Editorial: May 2016
Heartened by survey results
Since 2000, our association has conducted a public opinion survey every two years that measures North Dakotan’s attitudes about electric utilities and energy development in general.
The Applied Research Center in the University of North Dakota College of Business & Public Administration conducted the survey, which was completed in late February. In reviewing the survey results, we’re pleased to learn and report that North Dakotans hold the state’s electric cooperatives in high regard.
The survey asked respondents what form of electric utility operates with the most integrity; the most commitment to community; is most accountable to customers; is most innovative in meeting customer needs; is most environmentally friendly; and has the most concern for using electricity wisely and efficiently. By large margins, the survey results came back strongly in favor of electric cooperatives.
In another question, respondents were asked who they would prefer as their electric service provider. By nearly a three-to-one margin, people said a rural electric cooperative, even though about two-thirds of the state’s population receives electric power from an investor-owned utility.
There could be multiple reasons for this favorable response. It could be that electric cooperatives are owned by the people they serve; it could be that electric cooperatives give back to their communities through Operation Round Up® programs; it could be that electric cooperatives return profits to their members over time in the form of capital credits; or it could be that electric cooperatives employ some 2,500 persons in the state who provide reliable, dependable electric service.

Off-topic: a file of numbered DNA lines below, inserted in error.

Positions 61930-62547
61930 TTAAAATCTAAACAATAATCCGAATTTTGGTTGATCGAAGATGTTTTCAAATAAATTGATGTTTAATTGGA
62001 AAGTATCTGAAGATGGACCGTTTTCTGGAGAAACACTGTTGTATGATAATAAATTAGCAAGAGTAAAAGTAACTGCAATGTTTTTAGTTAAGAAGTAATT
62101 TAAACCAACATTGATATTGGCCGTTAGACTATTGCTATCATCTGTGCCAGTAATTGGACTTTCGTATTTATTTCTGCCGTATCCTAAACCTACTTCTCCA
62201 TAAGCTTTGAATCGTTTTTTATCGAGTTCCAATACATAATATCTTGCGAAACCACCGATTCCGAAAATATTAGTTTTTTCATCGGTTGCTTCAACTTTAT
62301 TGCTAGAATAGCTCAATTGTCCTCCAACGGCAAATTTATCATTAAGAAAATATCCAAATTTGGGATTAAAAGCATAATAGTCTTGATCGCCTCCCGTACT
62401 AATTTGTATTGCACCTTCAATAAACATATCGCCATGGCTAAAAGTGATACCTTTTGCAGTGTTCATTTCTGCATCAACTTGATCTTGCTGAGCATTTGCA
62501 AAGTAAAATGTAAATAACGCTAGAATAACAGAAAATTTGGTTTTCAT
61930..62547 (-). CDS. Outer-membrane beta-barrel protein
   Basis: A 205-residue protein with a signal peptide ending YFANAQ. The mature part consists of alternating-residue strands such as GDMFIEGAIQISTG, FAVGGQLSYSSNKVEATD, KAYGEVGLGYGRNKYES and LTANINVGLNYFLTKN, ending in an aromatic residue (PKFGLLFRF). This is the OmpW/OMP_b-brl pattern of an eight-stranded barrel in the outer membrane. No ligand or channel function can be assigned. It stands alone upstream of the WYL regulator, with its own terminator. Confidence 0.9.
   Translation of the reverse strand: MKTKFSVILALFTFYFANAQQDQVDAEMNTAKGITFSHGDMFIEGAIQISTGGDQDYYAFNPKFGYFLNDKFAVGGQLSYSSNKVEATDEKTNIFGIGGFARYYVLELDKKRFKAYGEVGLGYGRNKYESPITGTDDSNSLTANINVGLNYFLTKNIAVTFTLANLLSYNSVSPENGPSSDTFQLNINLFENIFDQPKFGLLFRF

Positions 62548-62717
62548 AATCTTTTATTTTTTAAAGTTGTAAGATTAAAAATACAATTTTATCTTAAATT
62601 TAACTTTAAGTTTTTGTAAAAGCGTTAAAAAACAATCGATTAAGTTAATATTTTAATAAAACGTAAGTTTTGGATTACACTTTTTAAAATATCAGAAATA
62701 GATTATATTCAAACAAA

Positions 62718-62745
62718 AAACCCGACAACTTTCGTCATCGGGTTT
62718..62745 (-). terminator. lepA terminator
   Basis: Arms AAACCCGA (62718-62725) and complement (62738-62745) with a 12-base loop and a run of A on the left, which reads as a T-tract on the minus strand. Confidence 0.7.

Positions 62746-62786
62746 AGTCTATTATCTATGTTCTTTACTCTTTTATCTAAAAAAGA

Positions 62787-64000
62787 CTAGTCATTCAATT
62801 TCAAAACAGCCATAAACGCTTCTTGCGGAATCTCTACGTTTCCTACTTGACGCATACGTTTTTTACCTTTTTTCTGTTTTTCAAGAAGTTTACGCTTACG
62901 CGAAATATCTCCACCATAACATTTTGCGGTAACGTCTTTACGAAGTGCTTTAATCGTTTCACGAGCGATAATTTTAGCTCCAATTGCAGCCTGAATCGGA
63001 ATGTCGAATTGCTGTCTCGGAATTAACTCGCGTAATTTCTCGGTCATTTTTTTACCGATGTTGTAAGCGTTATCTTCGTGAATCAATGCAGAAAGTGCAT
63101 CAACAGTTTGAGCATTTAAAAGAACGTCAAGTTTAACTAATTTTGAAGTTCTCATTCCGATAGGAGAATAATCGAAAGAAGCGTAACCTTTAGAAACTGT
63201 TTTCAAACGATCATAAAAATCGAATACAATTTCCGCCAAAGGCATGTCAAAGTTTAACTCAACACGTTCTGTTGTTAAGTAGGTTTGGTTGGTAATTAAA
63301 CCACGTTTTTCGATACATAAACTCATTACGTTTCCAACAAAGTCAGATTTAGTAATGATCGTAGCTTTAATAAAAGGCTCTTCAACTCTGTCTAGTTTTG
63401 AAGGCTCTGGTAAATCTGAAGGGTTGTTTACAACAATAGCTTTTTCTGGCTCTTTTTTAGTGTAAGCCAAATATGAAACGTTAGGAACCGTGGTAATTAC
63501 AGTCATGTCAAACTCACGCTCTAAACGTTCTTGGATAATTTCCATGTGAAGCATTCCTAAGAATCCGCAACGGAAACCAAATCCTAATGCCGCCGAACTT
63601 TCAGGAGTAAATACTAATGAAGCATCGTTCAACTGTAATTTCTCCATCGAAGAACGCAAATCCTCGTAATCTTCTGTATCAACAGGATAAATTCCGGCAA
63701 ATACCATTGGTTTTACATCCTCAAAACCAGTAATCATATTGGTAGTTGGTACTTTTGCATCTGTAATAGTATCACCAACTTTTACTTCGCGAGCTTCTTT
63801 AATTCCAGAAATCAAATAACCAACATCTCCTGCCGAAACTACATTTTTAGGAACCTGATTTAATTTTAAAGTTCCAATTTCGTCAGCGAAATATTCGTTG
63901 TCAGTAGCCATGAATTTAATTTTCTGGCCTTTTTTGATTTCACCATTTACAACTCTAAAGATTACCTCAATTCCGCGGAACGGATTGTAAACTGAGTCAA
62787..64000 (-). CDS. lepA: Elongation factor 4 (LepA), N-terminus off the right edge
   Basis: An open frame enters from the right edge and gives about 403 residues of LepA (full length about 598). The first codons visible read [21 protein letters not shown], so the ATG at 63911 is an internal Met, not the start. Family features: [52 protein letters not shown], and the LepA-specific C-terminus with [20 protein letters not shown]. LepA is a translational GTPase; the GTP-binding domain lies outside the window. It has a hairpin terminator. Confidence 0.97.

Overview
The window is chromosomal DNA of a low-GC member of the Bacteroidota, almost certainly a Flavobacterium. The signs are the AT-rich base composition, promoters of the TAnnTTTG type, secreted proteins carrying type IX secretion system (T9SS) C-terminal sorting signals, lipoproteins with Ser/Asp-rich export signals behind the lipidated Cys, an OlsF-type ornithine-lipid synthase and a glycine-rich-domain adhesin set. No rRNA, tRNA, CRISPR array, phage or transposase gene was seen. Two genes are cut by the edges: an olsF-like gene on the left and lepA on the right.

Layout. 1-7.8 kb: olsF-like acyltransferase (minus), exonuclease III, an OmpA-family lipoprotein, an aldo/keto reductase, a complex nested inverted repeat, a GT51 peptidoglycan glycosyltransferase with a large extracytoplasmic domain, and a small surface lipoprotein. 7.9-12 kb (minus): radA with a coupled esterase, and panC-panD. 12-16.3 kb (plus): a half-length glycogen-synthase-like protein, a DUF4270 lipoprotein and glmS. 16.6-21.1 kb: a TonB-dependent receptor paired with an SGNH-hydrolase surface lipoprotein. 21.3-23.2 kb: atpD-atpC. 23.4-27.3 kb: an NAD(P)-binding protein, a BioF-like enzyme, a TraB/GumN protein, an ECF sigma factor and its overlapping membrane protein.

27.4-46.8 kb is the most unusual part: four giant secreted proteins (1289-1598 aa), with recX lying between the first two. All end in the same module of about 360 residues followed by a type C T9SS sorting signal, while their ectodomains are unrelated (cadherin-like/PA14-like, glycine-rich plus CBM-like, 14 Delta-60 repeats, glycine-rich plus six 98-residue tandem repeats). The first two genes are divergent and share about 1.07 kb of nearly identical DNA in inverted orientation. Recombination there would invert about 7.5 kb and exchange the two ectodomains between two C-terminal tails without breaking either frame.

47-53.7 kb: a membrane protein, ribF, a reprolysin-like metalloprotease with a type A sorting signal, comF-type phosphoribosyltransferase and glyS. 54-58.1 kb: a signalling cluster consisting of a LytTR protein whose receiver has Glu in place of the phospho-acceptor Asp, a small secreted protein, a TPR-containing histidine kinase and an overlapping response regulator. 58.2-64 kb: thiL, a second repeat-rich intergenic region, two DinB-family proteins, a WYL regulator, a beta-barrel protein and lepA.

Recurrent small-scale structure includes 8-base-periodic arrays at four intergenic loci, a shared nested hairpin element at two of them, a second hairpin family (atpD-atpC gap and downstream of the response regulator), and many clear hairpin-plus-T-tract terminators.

If asked to sum up the electric cooperative difference in a sentence, it would be the tagline that is used in the Touchstone Energy® Cooperative branding program. It’s that electric cooperatives deliver “the power of human connections.”
What does that mean? The Touchstone Energy Cooperative logo shows three people standing together. These people represent members, directors and employees. This unique relationship of working together to provide the highest-quality service at the most affordable cost is what sets electric cooperatives apart from other utilities. In the investor-owned business model, utilities have to serve both their customers and their shareholders, with one seeking lower rates and the other seeking higher returns on their investment. This can create an inherent conflict of interest that is regulated by the Public Service Commission.
Our electric cooperatives work hard to earn the trust of our members, and we’re pleased to learn once again that we are getting recognition for delivering “the power of human connections.”